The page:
Sunday, November 13, 2016

Let's talk about something else...

Like a good book...

I walked into a book store
this past August and saw
this book on a table all by
itself. One copy. No other 
books around it.
Something drew me to it
and I thought it might be
a great birthday present
for my friend, Jan,
in Florida. She's been a
lover of horses all her life. 

I bought it and mailed it
to Jan before her birthday.
She is thrilled with the
book, partly because, 
as it turns out, one of her
uncles was part of this mission. How cool is that?
I'd never heard of this story or the book. But, something called
me to it that day and I'm so glad it did. I bought a copy for
myself after I learned how much it meant to Jan. 

We also talked about a Disney movie made in 1963 that
we both saw and loved: Miracle of the White Stallions

It tells the same story as
the book 'A Perfect Horse'.

I was 12 when the movie
came out. I remember that
Dad loved the Lipizzans
and Mom loved Robert Taylor.
I might just buy the movie, too.

Ya know, I would've been a
much better student in history
class if things like this had been
talked about instead of just
long lists of names and dates.


Joe said...

I know the point of your post wasn't about history, but I have long argued that the teachers of history do everything in their power to make the subject boring. It does not have to be that way. No matter your favorite story, book, or movie, there is an actual event in history that is just as fun, just as scary, just as entertaining. Me, I remember dates. But is it really important to know a specific date if you know an event happened in a certain time period? Is the battle of Waterloo any less important if we know it took place in he early 1800s as opposed to June 18, 1815? And why not show the movie "Waterloo" instead of a boring lecture. The small inaccuracies are not relevant to the whole. We need to know what and why something happened, not the intricate minutiae that bores the average person to death. The teacher can point out the glaring mistakes that distort history and the class remains entertained while they actually learn something.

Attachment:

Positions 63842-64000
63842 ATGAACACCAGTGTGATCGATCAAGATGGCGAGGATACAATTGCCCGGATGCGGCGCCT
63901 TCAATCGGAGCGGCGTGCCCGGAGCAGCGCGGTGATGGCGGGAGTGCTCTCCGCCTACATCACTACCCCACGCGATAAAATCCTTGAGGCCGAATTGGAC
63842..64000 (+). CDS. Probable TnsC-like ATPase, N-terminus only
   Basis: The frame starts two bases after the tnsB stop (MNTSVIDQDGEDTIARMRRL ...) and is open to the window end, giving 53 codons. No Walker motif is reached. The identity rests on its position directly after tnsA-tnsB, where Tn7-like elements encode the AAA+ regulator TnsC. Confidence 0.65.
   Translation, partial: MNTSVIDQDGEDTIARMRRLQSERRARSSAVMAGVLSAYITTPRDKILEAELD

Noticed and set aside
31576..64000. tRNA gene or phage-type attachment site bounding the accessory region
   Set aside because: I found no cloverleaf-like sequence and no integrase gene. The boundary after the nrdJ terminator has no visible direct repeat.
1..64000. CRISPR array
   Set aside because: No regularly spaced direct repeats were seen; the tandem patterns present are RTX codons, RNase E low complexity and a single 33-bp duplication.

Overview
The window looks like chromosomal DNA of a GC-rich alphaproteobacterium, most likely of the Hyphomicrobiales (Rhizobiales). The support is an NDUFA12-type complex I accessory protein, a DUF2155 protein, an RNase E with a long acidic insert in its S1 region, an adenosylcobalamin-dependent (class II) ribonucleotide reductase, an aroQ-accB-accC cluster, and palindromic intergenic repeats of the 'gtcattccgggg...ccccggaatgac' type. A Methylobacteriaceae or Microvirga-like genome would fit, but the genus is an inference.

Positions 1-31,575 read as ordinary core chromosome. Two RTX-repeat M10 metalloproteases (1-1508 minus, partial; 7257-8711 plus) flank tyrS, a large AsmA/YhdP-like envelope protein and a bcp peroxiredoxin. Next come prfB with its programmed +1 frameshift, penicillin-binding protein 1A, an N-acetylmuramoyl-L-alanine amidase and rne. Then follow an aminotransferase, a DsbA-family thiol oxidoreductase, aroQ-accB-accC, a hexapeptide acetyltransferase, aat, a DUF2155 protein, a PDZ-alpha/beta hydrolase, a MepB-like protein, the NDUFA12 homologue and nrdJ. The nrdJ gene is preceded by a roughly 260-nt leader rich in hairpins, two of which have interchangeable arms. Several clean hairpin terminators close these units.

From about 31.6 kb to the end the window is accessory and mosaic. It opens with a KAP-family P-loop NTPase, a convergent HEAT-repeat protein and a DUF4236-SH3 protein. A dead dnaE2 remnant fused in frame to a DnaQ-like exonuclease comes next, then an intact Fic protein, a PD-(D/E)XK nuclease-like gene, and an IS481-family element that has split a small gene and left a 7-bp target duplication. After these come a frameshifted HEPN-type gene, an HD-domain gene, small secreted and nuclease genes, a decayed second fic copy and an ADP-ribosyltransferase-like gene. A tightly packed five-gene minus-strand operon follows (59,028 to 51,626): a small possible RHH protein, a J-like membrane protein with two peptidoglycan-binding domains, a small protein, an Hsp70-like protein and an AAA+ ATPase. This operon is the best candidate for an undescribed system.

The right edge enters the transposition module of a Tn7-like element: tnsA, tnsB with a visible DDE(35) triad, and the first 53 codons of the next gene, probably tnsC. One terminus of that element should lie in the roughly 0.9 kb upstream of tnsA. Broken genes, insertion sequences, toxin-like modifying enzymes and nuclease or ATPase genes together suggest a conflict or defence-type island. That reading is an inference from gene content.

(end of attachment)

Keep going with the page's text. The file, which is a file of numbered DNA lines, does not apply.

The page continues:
End long-winded rant.

Joe said...

Oh, and I remember seeing hat movie as a kid.

Jean said...

Joe, I would have loved you as my history teacher.

My favorite genre to read is auto/biographies. What more fascinating way to learn history than through the lives of those who were there.

J Cosmo Newbery said...

That's where good teachers come in - they can put some really nice flesh on some pretty dull bones.

Jean said...

I agree, JCN.

the walking man said...

Oddly enough I never found history as boring, not as a kid and even more so now as an adult. I love as Joe said, making the connections and tracing the lines of how this came from that. I think now, because I never saw the movie I will now have to do a bit of research to find out about The White Stallions.

Jean said...

Mark, I think the History synapses in my brain are challenged late-bloomers. When I saw the movie, at age 12, I didn't remember the importance of the story, only the beauty of the horses and their performances. Which is why, when I came across the book, the rescue mission was a complete surprise.